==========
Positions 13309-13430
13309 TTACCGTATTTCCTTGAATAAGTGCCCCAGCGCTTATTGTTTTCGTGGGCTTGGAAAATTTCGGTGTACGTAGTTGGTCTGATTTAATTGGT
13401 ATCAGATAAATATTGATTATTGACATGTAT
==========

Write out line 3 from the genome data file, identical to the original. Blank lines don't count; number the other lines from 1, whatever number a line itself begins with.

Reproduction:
13401 ATCAGATAAATATTGATTATTGACATGTAT